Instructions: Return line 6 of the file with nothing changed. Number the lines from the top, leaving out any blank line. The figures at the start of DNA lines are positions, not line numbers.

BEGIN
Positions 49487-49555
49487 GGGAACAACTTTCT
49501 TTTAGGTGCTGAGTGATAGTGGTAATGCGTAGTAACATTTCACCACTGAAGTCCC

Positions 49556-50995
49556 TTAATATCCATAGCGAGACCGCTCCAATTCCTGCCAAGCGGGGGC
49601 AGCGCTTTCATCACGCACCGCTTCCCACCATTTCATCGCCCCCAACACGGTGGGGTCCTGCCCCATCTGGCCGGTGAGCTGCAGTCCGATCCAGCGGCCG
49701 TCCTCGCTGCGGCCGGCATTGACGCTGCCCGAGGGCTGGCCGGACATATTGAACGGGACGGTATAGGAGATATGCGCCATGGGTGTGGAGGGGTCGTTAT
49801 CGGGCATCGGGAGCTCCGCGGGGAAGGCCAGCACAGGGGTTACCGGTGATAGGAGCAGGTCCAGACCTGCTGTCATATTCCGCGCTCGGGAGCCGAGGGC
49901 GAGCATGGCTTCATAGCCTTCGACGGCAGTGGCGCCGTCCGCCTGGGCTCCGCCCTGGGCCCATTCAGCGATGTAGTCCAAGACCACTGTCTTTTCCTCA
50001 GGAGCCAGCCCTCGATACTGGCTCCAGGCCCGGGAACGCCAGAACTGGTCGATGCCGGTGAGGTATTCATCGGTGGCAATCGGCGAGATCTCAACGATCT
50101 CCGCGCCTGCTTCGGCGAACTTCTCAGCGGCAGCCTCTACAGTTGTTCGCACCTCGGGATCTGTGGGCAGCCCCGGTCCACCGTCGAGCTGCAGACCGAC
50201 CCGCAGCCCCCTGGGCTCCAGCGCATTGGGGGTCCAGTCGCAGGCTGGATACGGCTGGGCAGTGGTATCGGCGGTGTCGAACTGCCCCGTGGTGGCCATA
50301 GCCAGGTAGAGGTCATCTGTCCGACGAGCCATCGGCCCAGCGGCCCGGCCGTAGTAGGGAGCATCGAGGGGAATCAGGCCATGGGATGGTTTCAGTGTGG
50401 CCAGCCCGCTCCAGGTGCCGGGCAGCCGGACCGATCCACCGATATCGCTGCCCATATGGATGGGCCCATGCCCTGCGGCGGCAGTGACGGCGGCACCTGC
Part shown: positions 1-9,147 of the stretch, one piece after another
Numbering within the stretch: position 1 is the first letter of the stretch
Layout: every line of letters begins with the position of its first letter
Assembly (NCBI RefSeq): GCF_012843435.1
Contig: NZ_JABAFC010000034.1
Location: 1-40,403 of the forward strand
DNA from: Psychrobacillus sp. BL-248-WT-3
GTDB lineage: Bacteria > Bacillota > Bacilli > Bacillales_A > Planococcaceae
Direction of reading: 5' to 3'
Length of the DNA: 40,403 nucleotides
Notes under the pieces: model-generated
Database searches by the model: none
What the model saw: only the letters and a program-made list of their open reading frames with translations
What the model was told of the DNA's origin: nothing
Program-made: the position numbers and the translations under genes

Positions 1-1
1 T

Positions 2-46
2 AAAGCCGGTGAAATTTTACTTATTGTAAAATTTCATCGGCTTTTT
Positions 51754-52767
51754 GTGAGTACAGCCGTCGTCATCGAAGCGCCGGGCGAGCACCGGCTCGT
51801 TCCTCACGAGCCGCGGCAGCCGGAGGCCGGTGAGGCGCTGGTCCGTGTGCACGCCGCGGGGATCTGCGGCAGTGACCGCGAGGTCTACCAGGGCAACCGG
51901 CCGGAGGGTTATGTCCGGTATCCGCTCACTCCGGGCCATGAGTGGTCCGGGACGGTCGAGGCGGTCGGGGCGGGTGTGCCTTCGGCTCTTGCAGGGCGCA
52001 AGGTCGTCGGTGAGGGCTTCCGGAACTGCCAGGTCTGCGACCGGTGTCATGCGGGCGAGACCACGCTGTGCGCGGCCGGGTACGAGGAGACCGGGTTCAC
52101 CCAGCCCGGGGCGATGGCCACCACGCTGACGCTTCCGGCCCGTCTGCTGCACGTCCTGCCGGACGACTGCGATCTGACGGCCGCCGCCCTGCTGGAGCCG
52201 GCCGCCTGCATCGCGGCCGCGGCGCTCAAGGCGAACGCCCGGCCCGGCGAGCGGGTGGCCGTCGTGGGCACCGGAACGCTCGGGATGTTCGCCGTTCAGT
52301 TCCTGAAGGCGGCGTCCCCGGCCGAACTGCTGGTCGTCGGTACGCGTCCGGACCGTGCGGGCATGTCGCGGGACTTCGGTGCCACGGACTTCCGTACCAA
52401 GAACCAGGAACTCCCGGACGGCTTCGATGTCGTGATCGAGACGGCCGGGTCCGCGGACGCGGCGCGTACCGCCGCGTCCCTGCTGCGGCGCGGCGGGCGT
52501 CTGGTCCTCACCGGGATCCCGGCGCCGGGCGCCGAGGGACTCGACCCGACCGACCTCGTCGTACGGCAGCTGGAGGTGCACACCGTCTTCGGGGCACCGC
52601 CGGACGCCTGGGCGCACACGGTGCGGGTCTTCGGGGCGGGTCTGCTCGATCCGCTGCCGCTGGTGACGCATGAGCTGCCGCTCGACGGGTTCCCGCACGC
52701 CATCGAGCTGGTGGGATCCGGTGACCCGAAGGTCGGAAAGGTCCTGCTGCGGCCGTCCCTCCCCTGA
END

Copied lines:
49601 AGCGCTTTCATCACGCACCGCTTCCCACCATTTCATCGCCCCCAACACGGTGGGGTCCTGCCCCATCTGGCCGGTGAGCTGCAGTCCGATCCAGCGGCCG